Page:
Etymology -"Hyle" is the Greek for forest implying "forest cereus".Hylocereus is best known for producing exotic, large fruits, known as Dragon Fruit. While all species of the genus have varying edible fruits, that of H. undatus is the primary species found in grocery stores and street markets - particularly in Asia. These fruits are slightly larger than an orange, with red skin accented by green scales.
Nearly 20 species of Hylocereus are recognized by most and they can be found naturally occurring from Southern Mexico down throughout Central America and into Northern South America. As the name implies, these plants grow primarily in the forested areas of this distribution. Those species grown for their fruits are grown on farms in other parts of the world, especially tropical Asia.
The species in this genus grow like vines, sprawling and clambering their way up into the trees. Most species are not epiphytic, but root in the ground and climb from there. The plants may branch frequently and grow quite high up exceeding 30 feet (10 meters) thus becoming quite massive. The stems are typically three-angled with wavy or punctuated margins and few short spines if any. Flowers of Hylocereus are the largest in the cactus family with the largest easily exceeding 12 inches (30cm) in length and diameter. The floral tubes are thick with leafy scales and no spines or bristles or hairs. The flowers are primarily white and fragrant opening at night. Surprisingly, these massive flowers will only remain open for only a few hours on just one night. This combination of large size and short lifespan make viewing a Hylocereus flower a real treat! Although, well-established plants in warmer climates may produce many flowers over the course of several nights.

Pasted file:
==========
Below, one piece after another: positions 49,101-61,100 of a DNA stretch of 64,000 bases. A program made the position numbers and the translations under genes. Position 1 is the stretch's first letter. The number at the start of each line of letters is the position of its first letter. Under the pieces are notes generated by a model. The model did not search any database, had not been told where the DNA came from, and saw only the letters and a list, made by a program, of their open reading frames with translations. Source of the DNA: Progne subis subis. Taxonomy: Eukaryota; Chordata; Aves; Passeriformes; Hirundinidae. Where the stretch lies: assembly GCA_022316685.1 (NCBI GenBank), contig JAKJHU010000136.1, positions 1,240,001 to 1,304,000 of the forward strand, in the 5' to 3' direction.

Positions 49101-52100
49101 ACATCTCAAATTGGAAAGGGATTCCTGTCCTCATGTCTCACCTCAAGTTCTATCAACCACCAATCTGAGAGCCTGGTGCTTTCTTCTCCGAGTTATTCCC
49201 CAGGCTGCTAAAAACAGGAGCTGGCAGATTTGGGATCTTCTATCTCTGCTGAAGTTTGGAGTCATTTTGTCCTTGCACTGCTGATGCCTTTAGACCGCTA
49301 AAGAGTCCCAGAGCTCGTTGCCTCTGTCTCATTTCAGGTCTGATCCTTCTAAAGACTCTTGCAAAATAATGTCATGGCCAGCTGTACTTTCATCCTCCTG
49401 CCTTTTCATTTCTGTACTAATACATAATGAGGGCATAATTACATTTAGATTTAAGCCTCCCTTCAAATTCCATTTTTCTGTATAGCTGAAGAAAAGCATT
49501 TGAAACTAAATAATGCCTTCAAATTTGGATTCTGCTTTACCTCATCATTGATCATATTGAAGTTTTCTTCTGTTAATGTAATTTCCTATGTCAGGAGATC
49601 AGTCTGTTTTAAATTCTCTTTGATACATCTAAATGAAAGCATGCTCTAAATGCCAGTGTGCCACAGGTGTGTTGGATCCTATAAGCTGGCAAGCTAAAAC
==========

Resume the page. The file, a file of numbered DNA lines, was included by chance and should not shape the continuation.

While these plants are not often grown in pots and greenhouses due to their cumbersome size, the fast growth makes these popular for use in grafting. The extremely popular bright red Gymnocalycium cultivars sold as "Lollipop" cactus are almost always grafted onto a short section of Hylocereus. These do not last long as they prefer tropical growing conditions and are very sensitive to cold which most people don't realize.